4 RelateIn what part of your relationship world do you pay most attention and play intentionally? There are four directions to consider:

  1. Down: Our team, the people who help us deliver results.
  2. Over: Our peers, with whom we might collaborate on bigger initiatives.
  3. Up: Our bosses and bosses-bosses and their peers (e.g., including boards and investors, etc.).
  4. Out: Our internal and external stakeholders who are outside of our core circle (e.g., clients, customers, vendors, organizations, etc.).

What I find is that most of us are pretty good at focusing on one (maybe two) of the four directions.

  • A new CEO has either created success by leading teams OR managing the up-and-around (3 and 4 in my diagram).
  • A project team leader is good at managing the team, assuming his peers are aligned.
  • A consultant might be very client-focused, but miss the internal competition for that client relationship.

If we are really good at one, why us it not so easy with others?

In organizations, relationships have a purpose, a contribution to some type of result. Effective relationships should produce good results. Most often, we haven’t thought through and organized exactly who matters to those results. We get busy in the doing of the work at hand. We expect to “engage” people when we need them—usually too late. Thinking through key stakeholders and assuming you’ll get to them when needed is often costly as well.

And sometimes we are somewhere between uncomfortable to afraid of a particular direction.

Are we always talking about relationships?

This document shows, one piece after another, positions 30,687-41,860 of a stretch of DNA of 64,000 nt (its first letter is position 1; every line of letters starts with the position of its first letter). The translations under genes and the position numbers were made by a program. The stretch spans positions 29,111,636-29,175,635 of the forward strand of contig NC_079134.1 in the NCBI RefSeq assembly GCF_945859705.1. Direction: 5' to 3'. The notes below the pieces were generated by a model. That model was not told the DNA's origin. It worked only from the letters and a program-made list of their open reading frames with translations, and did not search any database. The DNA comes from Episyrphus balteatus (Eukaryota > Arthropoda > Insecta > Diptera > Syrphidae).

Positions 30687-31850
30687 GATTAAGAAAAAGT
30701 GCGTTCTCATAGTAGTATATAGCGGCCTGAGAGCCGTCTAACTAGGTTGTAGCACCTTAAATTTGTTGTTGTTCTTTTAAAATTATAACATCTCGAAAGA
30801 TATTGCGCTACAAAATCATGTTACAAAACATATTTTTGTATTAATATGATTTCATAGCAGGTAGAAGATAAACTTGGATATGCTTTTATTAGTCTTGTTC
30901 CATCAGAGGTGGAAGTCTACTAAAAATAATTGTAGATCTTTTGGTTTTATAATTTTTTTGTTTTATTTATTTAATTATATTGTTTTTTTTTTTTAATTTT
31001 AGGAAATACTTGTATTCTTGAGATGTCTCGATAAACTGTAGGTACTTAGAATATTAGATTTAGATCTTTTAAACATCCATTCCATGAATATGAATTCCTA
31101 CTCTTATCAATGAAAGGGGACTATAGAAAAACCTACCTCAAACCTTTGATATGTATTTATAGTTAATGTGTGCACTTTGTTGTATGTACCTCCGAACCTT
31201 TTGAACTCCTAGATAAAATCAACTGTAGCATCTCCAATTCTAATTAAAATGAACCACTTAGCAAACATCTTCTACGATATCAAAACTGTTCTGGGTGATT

What’s needed is not necessarily  a smoochy relationship or even a full relationship. You do need to pay attention, use what you know to be effective, and find a way to relate that sets you up to get the results you need. For example, you may not have dinner with your bosses boss, but you might find an opportunity in a meeting or “drive by” his office to preview some new thinking. You use that kind of meeting to test your current understanding of him and collect more data.

Use your project or initiative timeline and lay out who needs to provide input or decide when and how—then set your relationship plan.

Beyond our relationship responsibility, we gravitate to those we enjoy.

Relationships take time. It’s so easy to use our precious time to reach out to our “friends.” They ease the pressure, give us affirmation, but may not matter at all to our results. Worse yet, you might get a false sense of being “on track.”

Again and always, take the right time with the right people for your best results.